Entry updated 17 January 2022. Tagged: Author.
(1952- ) US author whose studiously Equipoisal first novel, Door Number Three (1995), much expands the 1990s American venue of its beginning: a therapist is the inventor of a Time Machine and brings back knowledge of Earth's grim Post-Holocaust Near Future whose main inhabitants seem to be a new race – possibly Mutants generated through intense radioactivity – who function primarily as dream-eaters, their choicest source of nourishment being humans traded them for complex reasons, via Time Travel; his patient is an Alien, which is, in a sense, another story. The centrality of Story itself, not normally at the heart of sf discourse, dominates this tale and its successors [for discussion of Story see The Encyclopedia of Fantasy under links below], and strengthens a sense that O'Leary has taken some of the enigmas at the heart of Gene Wolfe's harder fictions to heart.
His second novel, The Gift (1997), a fantasy couched within an abstract sf frame, even more explicitly structured as dramatic rendering of the nature of Story and Storytelling, for the eponymous gift is precisely the gift of storytelling that wizards from another world have bestowed upon a race of bipeds, enabling them to become human. Again, moments of Equipoise – including a vision of a Dystopia far into the future – give the narrative a compelling edginess, a sense that some revelation may be imminent, perhaps at the hand of an unseen God. The Impossible Bird (2002) again sets itself into unstable ground: Earth has been invaded by benevolent Aliens in saucers who – wishing to pass on the ambivalent benefits of some sort of Immortality to their mortal subjects – arrange for the "souls" of dead humans to enjoy a form of resurrection as programmes in a Virtual Reality enclave. The story itself, which begins as a moderately orthodox Posthumous Fantasy [see The Encyclopedia of Fantasy under links below], complicatedly unpacks into a family romance irradiated by Memes of Transcendence. In 51 (2022), a portal between Dimensions opens some time after the first nuclear test (16 July 1945) at Alamogordo, New Mexico; from this portal emerges a long flood of Aliens whose indeterminate shape and being explains their being called Imaginary Friends (or IFs) by those they contact. The story is narrated to a friend by a man whose task seems to be the execution of Memory Edits on some of those befriended. Ultimately, there is a meeting of minds and hearts.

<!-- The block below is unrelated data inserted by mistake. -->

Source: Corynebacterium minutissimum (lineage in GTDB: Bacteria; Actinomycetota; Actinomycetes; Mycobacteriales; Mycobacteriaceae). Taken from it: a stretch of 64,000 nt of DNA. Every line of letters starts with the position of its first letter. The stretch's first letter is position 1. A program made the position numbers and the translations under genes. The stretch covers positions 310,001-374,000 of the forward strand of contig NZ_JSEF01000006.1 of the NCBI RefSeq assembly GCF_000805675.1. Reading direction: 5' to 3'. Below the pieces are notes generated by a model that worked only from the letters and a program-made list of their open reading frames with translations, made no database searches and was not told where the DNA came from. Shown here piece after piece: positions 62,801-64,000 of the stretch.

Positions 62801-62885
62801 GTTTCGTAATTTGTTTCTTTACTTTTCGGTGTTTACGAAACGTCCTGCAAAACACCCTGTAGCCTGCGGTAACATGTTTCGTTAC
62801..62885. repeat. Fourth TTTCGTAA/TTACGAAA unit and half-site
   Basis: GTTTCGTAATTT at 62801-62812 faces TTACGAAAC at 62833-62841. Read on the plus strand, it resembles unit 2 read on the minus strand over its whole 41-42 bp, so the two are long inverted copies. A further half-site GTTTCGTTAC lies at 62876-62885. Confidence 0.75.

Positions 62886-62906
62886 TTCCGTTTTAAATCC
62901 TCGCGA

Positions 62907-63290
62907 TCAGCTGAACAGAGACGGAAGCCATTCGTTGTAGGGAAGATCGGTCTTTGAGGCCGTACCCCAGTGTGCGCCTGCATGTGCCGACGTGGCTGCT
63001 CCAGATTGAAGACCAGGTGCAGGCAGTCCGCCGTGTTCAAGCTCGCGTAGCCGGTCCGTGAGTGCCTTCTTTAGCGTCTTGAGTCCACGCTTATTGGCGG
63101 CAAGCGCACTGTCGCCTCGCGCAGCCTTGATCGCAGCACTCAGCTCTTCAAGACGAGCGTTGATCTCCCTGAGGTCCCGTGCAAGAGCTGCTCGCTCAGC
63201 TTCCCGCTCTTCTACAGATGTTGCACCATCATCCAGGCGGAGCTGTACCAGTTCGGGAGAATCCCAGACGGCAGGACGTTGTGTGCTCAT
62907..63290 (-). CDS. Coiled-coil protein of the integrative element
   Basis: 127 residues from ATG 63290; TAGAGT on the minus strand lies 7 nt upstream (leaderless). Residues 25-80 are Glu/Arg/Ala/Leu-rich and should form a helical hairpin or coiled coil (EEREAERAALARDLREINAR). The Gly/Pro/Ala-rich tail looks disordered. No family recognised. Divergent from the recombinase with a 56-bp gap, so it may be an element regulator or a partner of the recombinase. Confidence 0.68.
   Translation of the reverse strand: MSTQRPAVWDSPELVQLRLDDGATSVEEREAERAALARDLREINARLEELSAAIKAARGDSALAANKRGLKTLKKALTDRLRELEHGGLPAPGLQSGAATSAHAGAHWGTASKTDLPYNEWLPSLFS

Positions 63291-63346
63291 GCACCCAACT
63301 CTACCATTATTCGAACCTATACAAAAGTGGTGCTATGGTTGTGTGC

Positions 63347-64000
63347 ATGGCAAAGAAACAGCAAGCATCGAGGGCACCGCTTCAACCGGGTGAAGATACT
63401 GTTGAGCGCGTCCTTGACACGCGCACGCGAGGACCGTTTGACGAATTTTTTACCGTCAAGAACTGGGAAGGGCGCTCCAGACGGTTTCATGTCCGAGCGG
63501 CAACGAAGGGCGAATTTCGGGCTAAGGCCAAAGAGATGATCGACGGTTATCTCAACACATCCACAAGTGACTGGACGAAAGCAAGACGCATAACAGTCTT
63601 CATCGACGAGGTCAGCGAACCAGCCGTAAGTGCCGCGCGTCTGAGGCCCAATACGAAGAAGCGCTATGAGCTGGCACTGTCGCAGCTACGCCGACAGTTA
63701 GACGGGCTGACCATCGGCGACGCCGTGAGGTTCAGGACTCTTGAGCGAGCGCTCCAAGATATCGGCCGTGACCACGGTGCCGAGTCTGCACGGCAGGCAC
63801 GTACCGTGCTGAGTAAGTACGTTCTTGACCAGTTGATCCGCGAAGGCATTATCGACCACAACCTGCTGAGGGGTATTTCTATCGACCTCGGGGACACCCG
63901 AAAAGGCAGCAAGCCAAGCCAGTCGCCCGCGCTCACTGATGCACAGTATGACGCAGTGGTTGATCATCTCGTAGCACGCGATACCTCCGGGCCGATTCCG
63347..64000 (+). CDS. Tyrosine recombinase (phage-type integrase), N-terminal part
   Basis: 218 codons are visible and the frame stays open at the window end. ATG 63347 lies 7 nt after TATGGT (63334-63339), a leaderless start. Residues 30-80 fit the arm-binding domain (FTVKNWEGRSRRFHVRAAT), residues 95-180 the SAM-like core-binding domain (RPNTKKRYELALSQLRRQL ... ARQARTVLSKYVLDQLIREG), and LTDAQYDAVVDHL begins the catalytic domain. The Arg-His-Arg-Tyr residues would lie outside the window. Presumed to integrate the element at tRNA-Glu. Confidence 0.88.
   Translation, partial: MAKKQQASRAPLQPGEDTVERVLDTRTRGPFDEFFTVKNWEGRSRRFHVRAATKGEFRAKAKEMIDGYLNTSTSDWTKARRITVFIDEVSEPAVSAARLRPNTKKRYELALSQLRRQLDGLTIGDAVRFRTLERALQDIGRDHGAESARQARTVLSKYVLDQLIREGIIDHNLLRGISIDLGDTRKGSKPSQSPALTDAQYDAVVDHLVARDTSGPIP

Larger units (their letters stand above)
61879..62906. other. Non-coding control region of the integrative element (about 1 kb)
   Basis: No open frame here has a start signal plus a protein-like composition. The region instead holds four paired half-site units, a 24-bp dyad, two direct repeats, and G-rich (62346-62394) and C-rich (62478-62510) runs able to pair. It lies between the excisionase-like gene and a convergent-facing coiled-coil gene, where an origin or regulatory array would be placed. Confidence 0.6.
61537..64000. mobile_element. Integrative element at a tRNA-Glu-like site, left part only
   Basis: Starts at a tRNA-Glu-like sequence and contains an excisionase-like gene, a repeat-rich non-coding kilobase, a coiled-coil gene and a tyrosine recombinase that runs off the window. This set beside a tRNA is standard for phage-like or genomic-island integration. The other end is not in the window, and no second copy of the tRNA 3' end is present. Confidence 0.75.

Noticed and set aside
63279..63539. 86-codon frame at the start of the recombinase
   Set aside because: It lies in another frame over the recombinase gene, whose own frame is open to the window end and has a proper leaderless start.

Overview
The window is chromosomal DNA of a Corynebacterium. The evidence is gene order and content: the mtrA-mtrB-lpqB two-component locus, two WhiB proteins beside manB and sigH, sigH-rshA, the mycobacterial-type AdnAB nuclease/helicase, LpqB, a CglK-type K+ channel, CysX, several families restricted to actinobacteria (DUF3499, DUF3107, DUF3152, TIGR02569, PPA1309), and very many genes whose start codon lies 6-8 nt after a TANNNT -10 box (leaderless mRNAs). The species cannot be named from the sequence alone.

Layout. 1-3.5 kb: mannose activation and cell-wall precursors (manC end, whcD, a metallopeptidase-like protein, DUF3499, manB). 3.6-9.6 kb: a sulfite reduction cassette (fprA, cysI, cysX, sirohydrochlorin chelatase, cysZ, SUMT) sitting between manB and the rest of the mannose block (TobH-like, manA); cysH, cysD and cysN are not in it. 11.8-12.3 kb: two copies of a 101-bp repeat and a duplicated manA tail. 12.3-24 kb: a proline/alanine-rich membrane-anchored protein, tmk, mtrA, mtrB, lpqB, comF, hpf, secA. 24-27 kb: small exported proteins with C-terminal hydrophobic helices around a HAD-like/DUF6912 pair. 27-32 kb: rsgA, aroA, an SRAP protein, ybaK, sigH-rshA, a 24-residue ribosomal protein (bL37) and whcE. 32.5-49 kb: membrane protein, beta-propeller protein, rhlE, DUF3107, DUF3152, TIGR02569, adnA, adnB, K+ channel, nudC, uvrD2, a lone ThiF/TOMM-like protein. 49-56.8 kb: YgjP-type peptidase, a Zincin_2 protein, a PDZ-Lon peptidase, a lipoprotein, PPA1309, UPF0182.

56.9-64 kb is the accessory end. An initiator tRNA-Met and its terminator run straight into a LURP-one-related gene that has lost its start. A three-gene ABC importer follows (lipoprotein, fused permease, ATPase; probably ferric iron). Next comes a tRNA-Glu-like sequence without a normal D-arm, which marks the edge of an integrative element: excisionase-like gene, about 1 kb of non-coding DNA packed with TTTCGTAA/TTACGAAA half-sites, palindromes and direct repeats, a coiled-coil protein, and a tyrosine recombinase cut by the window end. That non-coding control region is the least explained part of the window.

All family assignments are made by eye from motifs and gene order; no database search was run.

O'Leary's short fiction – assembled in Other Voices, Other Rooms: A Collection of Stories, Meditations and Poems (coll 2000) and The Black Heart (2009 chap) – tends to focus on the fate of individuals, many of them Catholic, in the badlands of contemporary life. [JC]
born Saginaw, Michigan: 13 September 1952
- Door Number Three (New York: Tor, 1995) [hb/Nicholas Jainschigg]
- The Gift (New York: Tor, 1997) [hb/Thomas Canty]
- The Impossible Bird (New York: Tor, 2002) [hb/Gregory Manchess]
- 51 (San Francisco, California: Tachyon Publications, 2022) [pb/]
- Other Voices, Other Rooms: A Collection of Stories, Meditations and Poems (Auburn, Washington: Fairwood Press, 2000) [coll: with introduction by Gene Wolfe: pb/Rick Lieder]
- The Black Heart (Hornsea, East Yorkshire: PS Publishing, 2009) [coll: with introduction by James Morrow: hb/Ben Baldwin]
- Internet Speculative Fiction Database
- The Encyclopedia of Fantasy: Posthumous Fantasy; Story.
- Picture Gallery
previous versions of this entry